Building better brain implants: The challenge of longevity

August 20, 2013
In this experiment, we describe a method for environmentally-controlled microtensile testing of mechanically-adaptive polymer nanocomposites for ex-vivo characterization. Credit: The Journal of Visualized Experiments

On August 20, JoVE, the Journal of Visualized Experiments will publish a technique from the Capadona Lab at Case Western Reserve University to accommodate two challenges inherent in brain-implantation technology, gauging the property changes that occur during implantation and measuring on a micro-scale. These new techniques open the doors for solving a great challenge for bioengineers—crafting a device that can withstand the physiological conditions in the brain for the long-term.

"We created an instrument to measure the mechanical properties of micro-scale , after being explanted from living animals," explained the lab's principal investigator, Dr. Jeffrey R. Capadona. By preserving the changing properties that occurred during implantation even after removal, the technique offers potential to create and test new materials for devices. It could result in producing longer lasting and better suited devices for the highly-tailored functions.

For implanted devices, withstanding the high-temperatures, moisture, and other in-vivo properties poses a challenge to longevity. Resulting changes in stiffness, etc, of an implanted material can trigger a greater inflammatory response. "Often, the body's reaction to those implants causes the device to prematurely fail," says Dr. Capadona, "In some cases, the patient requires regular to replace or revise the implants."

New implantation materials may help find solutions to restore motor function in individuals who have suffered from , stroke or multiple sclerosis. "Microelectrodes embedded chronically in the brain could hold promise for using to restore motor function in individuals who have, suffered from spinal cord injuries," said Dr. Capadona.

The video will load shortly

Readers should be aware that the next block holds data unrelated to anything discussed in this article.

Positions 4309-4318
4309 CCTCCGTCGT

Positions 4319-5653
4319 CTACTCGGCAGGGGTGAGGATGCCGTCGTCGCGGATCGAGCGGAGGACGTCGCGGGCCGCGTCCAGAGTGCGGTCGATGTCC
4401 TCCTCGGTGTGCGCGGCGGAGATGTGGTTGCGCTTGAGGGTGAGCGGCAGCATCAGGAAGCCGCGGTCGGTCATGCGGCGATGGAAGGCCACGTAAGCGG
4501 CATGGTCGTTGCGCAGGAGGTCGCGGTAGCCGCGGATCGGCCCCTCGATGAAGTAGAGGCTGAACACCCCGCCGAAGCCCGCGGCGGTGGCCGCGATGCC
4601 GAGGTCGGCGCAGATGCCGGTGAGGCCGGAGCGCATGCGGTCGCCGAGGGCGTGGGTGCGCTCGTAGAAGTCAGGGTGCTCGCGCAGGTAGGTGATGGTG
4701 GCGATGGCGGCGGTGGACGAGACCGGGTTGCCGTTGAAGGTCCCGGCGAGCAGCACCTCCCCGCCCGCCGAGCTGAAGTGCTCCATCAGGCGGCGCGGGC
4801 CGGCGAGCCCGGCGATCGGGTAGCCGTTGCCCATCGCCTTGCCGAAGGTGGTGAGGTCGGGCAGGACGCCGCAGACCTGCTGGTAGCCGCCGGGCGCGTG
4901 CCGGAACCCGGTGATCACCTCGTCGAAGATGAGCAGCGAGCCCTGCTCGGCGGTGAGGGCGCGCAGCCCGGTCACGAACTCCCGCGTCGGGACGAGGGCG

In this experiment, we describe the method for the environmentally-controlled microtensile testing of mechanically-adaptive polymer nanocomposites for ex-vivo characterization. Credit: The Journal of Visualized Experiments.

Furthermore, Capadona and his colleagues' method allows for measurement of mechanical properties using microsize scales. Previous methods typically require large or nano-sized samples of material, and data has to be scaled, which doesn't always work.

When asked why Dr. Capadona and his colleagues published their methods with JoVE, he responded "We choose JoVE because of the novel format to show readers visually what we are doing. If a picture is worth [a] thousand words, a video is worth a million."

Explore further: New invasive imaging technique to monitor brain function

Related Stories

New invasive imaging technique to monitor brain function

June 26, 2012

A new video article in JoVE, the Journal of Visualized Experiments, describes a novel procedure to monitor brain function and aid in functional mapping of patients with diseases such as epilepsy. This procedure illustrates ...

Songbirds may give insight to nature vs. nuture

June 3, 2013

On June 3rd, JoVE will publish a research technique that allows neural imaging of auditory stimuli in songbirds via MRI. The technique, developed by Dr. Annemie Van der Linden and her laboratory at the University of Antwerp ...

Brain probe that softens after insertion causes less scarring

November 3, 2011

A hard probe inserted in the cerebral cortex of a rat model turns nearly as pliable as the surrounding gray matter in minutes, and induces less of the tough scarring that walls off hard probes that do not change, researchers ...

Recommended for you

Rac1 protein critical for lung development

October 20, 2016

A study by researchers from The Saban Research Institute of Children's Hospital Los Angeles reveals a promising therapeutic target for improving lung function in infants. Their study, now published online by the American ...

A vitamin could help treat Duchenne muscular dystrophy

October 19, 2016

Duchenne is the most common and severe form of muscular dystrophy. Because of this genetic disease, one out of every 3,500 children spends their 12th birthday in a wheelchair. This disorder progressively leads to general ...


Please sign in to add a comment. Registration is free, and takes less than a minute. Read more

Click here to reset your password.
Sign in to get notified via email when new comments are made.